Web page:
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Setting a perlcrete pad despite the cold - Forno Bravo Forum: The Wood-Fired Oven Community



I'm Peter Reinhart! Ask Me Anything! Monday, February 15, 2016 7:00-8:00 pm EST

To kick off our AMA feature, we have invited author, chef and master bread maker and host of Pizza Quest, Peter Reinhart, to be our first host! Peter will be in the Forum on Monday, February 15th, from 7:00 - 8:00 pm EST. If you are unable to be online during the live session, you can post your questions in the sticky post. Peter will answer those questions during the live session on February 15th. You can view Peter's answers to your questions as well as what happened during the live session in the session thread.

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Setting a perlcrete pad despite the cold

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  • Setting a perlcrete pad despite the cold

    My plan has been to install a slab of perlcrete as the pad over which to build a pizza oven. The general method was to pour the perlcrete into a wooden form set on top of the firebricks off the ground. The bricks would have an old shower curtain over them to keep the cement from getting on to them. My assumption was after some cure time, I could remove the form, pull out a few bricks, get some hands under the thing, lift it up, and rest it down on top of my cinder block base with some mortar ready to go. I have not had much luck with this.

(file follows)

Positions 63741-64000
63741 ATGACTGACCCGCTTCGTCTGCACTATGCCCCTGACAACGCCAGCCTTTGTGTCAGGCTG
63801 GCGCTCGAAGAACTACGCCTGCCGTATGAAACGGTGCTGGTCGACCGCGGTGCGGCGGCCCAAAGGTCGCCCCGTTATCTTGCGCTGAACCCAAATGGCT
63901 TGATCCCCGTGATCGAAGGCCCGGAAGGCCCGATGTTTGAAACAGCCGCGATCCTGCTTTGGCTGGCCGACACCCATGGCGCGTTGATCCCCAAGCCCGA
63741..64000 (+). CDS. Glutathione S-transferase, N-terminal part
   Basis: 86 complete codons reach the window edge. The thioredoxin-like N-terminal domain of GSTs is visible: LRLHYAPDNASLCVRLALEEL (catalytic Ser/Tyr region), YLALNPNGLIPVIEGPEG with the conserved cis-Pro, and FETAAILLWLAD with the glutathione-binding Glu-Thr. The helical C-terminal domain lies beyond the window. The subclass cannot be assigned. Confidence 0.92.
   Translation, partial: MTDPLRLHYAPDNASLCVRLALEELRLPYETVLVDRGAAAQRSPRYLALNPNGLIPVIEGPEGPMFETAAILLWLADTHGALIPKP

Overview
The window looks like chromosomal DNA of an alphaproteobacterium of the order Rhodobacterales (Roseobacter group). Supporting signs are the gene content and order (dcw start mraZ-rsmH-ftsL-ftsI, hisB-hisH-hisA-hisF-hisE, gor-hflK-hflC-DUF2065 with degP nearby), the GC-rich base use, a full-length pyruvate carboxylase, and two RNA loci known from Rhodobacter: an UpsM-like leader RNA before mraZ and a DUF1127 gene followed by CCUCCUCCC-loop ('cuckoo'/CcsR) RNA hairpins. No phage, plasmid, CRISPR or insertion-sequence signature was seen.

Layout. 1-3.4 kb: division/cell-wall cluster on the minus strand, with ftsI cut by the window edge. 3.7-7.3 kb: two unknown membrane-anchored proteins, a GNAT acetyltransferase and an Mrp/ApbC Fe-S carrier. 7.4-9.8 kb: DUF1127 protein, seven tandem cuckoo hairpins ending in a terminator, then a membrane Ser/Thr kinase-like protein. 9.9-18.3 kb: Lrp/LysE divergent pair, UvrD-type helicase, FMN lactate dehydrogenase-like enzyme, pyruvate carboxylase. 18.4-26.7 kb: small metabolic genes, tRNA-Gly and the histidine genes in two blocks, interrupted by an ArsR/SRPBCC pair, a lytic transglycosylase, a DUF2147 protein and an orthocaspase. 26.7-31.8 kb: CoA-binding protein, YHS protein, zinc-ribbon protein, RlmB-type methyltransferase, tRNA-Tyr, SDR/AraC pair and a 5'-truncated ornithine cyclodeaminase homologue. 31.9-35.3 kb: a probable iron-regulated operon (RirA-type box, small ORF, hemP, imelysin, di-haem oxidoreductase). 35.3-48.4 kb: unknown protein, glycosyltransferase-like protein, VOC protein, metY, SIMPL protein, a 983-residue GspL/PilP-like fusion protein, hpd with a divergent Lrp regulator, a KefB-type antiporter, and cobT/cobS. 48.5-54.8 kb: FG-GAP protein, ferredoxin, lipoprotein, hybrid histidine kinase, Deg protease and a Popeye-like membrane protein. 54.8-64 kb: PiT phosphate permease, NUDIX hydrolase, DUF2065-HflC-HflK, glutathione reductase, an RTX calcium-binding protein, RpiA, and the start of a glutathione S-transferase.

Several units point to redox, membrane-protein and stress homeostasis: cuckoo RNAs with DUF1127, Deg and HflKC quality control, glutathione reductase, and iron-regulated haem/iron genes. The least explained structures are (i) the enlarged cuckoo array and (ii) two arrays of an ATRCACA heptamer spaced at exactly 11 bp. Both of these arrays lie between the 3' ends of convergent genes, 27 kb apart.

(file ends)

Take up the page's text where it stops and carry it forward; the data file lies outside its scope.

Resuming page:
In the first attempt I had used concrete instead of cement. After two weeks, I had something that crumbled apart right as I tried to pick it up. It would break off right at the corners. That's when I realized I should have been using cement. So I have tried again with a 1:6 ratio of Type I Portland cement to perlite. The slab is poured about 4.5" thick; that's about how much I had yielded when all was done. The pad is a square four feet to a side. There is also two meshes of rebar inside.

    The past few days, the weather got down to freezing overnight and there was some rain in the forecast. I had covered it over in a tarp for that whole time. I think it had gone roughly 24 hours w/o a tarp when the weather was still okay, then it got covered the night things were supposed to get bad. I think this will be the last freezing night. I checked the tarp and noticed a lot of condensation on it that I removed.

    What has me a little afraid is I found a small chunk not level with the risk that I managed to break off. I found I could bust that little piece in half just about the same way I could with the perlite and concrete, so I'm afraid I screwed this up again.

    I am wondering if this method is even possible, or if I should be doing something else to prepare the base for my oven. I can get more materials tomorrow before noon when the place here closes, and I'd want to use the weekend to get this right. Or if you guys think it needs to just cure some more in warmer weather, then I'll leave it alone.

    Given I already blew my first slab, I want to get this working right ASAP. I've had my firebricks and clay for awhile now just waiting to be used.

  • #2
    Re: Setting a perlcrete pad despite the cold

    The Pompeii Oven construction guide available free through Forno Bravo can provide you with some solid direction on how to pour a perlcrete slab. Have not seen someone try to pour the slab and then mortar it onto the base. Most slabs are poured in place using rebar to provide strength.


    • #3
      Re: Setting a perlcrete pad despite the cold

      I have not had much luck with this.
      I dare say.

      Insulating concrete has a lot of compressive strength, meaning it's hard to crush, but almost no tensile strength, meaning if you try to pick it up in one or two places it's going to fall apart, exactly as you have demonstrated. It's also going to do the same thing if you are trying to bridge a gap with the stuff. It has to sit on top of a rigid structure, like a reinforced concrete pad.